Old Post Office Tower

We visited the Old Post Office Tower this morning. It is operated by the National Park Service and provides access to a observation room above the tower’s four clock faces. There is also some historical information about the Old Post Office building on the path from the entrance to the elevators.

As it is in a newly redeveloped structure, one would expect that this historic section of the building would have been updated as well to provide a great visitor experience. However, it is a sad little place. Some of the window openings are protected by clear plastic, possibly plexiglass, sheets that are in terrible condition. Other windows are covered by strands of thick metal wire that run top to bottom. And there is a NPS staff member whose only job seems to be to yell at visitors when they touch the metal wire as touching it is prohibited. Definitely one of the worst NPS visitor experiences anywhere.

A little bit of investment is needed to at least replace the terrible windows with some quality glass. That would solve multiple problems at once. This place has so much potential!

The Old Post Office Tower is on the front of the Old Post Office, facing Pennsylvania Avenue. The Old Post Office was redeveloped as the Trump International Hotel. After Trump lost his attempt at reelection, the rights were sold and the property was turned into a Waldorf Astoria hotel.

There are two small elevators that lead up to the tower. The first one is a glass sided elevator that runs on the side of the building’s vast atrium. Jose Andres’ The Bazaar restaurant is visible at ground level. Originally, this ground floor held whatever machinery and equipment that would have been used in 1899 to sort mail. The building was quickly rendered obsolete by technological improvements.

Up above, a metal framed glass canopy covers the atrium. The second elevator is just a standard interior elevator that runs up the clock tower.

Upon reaching the top, we entered a small room. Each side has three arched windows. On two sides, the windows are covered by the terrible sheets of clear plastic. On the remaining two sides, the windows are covered by vertical wires.

I was able to photograph through the wire without touching the wire with my hands. That would have elicited a rude yell to stop touching the wires! Looking to the west, we could see the tall buildings of the Rosslyn neighborhood of Arlington. The Lincoln Memorial is also visible at the very left edge of the frame. In the foreground, we could see some of the federal buildings that form the Federal Triangle. The Federal Triangle Metro station is down below at street level. At the very right, part of the White House is visible.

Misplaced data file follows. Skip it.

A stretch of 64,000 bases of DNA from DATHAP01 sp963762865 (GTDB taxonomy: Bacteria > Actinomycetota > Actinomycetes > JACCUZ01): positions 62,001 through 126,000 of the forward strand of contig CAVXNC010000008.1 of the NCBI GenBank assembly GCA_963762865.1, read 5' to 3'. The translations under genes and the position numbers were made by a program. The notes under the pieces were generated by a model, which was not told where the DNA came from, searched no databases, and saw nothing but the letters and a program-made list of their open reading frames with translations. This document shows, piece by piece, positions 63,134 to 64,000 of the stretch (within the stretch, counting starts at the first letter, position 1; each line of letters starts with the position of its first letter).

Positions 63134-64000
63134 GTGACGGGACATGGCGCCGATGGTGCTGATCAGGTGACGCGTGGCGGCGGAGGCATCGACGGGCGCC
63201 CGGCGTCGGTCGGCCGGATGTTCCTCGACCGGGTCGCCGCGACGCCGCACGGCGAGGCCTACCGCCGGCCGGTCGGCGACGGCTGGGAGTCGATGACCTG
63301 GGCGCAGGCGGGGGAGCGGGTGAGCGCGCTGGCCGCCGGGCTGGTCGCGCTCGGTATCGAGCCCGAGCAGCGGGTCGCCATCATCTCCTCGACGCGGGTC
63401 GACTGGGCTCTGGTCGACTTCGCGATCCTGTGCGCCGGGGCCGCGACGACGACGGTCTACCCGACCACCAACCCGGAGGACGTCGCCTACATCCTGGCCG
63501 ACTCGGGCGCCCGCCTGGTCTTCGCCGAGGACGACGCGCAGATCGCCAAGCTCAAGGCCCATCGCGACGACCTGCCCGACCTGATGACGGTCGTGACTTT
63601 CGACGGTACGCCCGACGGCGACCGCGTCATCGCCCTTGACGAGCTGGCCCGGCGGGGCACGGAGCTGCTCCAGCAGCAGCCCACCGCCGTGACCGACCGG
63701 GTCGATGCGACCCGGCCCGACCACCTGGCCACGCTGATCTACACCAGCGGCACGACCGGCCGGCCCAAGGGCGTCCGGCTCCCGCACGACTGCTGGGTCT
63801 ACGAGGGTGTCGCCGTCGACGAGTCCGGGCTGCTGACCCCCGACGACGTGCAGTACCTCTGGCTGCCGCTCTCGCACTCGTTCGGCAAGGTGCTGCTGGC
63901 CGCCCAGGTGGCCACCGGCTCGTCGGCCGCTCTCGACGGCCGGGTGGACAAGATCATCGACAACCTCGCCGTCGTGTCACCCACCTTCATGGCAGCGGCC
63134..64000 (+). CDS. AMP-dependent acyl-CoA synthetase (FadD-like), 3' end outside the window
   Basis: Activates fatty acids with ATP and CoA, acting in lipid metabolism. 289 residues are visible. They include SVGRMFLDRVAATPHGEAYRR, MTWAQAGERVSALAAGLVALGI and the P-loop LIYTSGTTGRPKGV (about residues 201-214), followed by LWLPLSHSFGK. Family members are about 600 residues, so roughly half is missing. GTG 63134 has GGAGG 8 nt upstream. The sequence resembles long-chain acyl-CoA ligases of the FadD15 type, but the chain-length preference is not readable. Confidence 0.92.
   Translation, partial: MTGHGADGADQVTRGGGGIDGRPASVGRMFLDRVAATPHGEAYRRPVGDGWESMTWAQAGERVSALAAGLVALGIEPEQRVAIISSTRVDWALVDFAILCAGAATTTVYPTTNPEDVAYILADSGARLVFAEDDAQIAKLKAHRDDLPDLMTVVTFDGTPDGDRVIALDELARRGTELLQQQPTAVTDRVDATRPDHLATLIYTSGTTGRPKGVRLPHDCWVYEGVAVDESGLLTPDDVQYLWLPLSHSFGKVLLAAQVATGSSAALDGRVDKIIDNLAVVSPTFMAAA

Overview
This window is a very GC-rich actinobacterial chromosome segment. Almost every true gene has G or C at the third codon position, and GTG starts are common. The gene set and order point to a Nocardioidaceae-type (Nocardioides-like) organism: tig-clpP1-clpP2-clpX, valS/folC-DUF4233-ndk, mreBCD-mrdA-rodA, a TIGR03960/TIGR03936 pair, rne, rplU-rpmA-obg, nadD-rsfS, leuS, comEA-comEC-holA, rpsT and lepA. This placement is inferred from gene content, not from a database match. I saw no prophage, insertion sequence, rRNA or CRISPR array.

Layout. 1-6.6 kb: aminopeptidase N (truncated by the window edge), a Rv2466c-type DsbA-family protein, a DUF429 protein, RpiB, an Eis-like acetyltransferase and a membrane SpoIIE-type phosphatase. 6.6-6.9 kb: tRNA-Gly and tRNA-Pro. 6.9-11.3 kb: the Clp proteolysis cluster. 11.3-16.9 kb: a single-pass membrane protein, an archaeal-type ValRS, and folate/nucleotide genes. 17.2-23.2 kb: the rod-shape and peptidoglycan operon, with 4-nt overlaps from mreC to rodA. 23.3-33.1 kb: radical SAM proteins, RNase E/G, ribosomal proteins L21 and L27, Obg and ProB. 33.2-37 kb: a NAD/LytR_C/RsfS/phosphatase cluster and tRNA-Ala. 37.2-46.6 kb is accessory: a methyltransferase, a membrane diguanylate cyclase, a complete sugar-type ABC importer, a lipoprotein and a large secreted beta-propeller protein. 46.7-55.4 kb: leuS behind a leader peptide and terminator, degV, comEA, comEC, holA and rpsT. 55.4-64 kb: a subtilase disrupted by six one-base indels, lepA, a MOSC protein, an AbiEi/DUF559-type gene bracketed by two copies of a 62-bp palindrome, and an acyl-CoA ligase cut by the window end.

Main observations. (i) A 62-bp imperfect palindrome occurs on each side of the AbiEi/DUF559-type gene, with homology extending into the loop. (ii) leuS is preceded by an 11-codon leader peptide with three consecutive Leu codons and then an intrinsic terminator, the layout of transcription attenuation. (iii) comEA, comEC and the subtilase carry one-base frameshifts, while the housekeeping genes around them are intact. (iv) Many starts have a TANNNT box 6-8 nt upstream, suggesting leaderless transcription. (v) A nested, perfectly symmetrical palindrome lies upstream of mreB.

Looking to the south, we could see the National Mall. The Smithsonian Castle is visible on the left. The dome at the very left is the Museum of Natural History. DCA, the Regan National Airport, is visible at right just below the horizon. The foreground structure is the metal and glass roof above the atrium.

We could see the National Monument from the south facing window if we looked towards the right. The terrible plastic window caused some issues but I was able to edit the image to try and make it look better. From this angle, the National Monument almost seems to come out of the Museum of African American History and Culture. The Tidal Basin and its cherry trees are visible just beyond the National Monument. The dome of the Jefferson Monument can also be seen, around the center of the frame.

There are some faint vertical lines which are visible on the right side of the frame. These seem to be reflections of the metal wire that form some of the windows.

Looking to the east, we can see Pennsylvania Avenue running diagonally to the Capitol.

Finally, the view to the north. Pennsylvania Avenue is not visible but is directly below. There isn’t much of interest here. But those rooftop patios sure look nice!

The clock tower can also be seen from the interior hallways of the building.

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